I can keep going. One committee member proposed the idea of at least having the ceremonial opening lap, traditionally done by actual cancer survivors, done around the baseball field area, up the hill from the athletic stadium. This one got turned down, too. Anyone want to venture a guess as to why? The music that Relay would be playing during the lap would be too distracting.
I… how… wha – . I can’t even. I have no words. If I understand this correctly, this proposal was rejected on the grounds that music would distract a sports practice. If this was practice for a regional spelling bee or a yoga competition I would understand, but for sports?! An eight minute period of music during practice (not a game) would be too much of a distraction for the sport team. Hogwash.
The Relay committee was told that they were more than welcome to hold the lap on the track despite practice going on. But in doing this it is important to note that the cancer survivors would have to do so at their own risk. That seems fairly disrespectful, does it not, fully allowing a number of inspirational survivors, the center of attention for the night, to walk the track knowing full well that at any moment an errant ball could come flying at them from any direction? And at the same time, how much sense does it make that a song up by the baseball field would be more distracting than a number of cancer survivors walking the track while 300-400 students and community members watch and applaud loudly? Hogwash.
What does this all say about the values of McDaniel College’s administration and the emphasis placed on the athletics department? That despite months of planning and organizing by Relay for Life, McDaniel College will sanction this with minimal hesitation? That apparently a single sports practice is more important than a huge and unifying charity event? The school has made very public their goal to look good in the eyes of the public and of the community. Does this phenomenon say apparently a school athletic team’s practice better helps the image of McDaniel College than does Relay for Life?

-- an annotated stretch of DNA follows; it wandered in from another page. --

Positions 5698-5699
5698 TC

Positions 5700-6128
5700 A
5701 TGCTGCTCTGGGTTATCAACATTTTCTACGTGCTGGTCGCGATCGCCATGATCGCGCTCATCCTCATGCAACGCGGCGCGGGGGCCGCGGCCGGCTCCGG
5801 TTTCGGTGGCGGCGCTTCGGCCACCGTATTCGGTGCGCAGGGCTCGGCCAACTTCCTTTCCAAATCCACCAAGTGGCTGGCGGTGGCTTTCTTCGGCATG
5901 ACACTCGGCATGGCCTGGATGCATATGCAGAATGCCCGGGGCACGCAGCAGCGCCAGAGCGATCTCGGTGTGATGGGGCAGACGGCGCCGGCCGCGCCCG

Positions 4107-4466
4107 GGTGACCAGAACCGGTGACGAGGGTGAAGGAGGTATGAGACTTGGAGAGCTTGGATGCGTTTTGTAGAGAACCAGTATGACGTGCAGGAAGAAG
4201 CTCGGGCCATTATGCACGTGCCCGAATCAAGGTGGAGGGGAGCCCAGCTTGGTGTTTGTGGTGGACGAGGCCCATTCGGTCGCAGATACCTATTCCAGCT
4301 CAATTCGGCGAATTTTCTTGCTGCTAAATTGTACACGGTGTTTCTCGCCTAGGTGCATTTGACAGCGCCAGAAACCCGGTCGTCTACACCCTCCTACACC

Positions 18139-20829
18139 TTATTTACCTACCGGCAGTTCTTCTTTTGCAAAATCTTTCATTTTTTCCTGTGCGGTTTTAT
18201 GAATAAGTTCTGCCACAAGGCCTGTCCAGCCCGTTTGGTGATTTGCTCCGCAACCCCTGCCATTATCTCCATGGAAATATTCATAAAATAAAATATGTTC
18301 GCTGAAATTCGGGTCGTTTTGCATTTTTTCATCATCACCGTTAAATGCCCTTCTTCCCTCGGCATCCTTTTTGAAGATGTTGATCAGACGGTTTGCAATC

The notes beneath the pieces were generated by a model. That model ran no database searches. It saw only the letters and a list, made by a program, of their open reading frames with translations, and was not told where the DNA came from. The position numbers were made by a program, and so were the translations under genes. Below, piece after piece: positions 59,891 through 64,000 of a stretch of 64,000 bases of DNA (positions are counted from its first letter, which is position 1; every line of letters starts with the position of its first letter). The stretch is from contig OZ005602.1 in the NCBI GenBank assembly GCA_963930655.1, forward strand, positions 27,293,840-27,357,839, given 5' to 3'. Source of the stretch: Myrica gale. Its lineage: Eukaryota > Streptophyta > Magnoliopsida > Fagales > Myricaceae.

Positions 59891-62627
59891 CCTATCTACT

Say it with me now, one more time: “Hogwash!,” but know that in all cases of my use of this word I could also be using another strong word, one pertaining to another, larger barnyard animal. One that begins with the letter “B,” and one that, colloquially, has a connotation that portrays anger and bad temperament.
Students, come out to Relay for Life in the gymnasium this Friday night, starting at 6pm. Come spend some money to benefit the American Cancer society. Greek organizations will all be there fundraising with games, food and activities. Various student committees will be there raising money as well. Let’s show this community what we as the student body are capable of, and let’s make it obvious what our student values are. We can still make this event an inspiring and successful night of fundraising and fun. But most of all, come help this be a night of hope for everyone affected by cancer.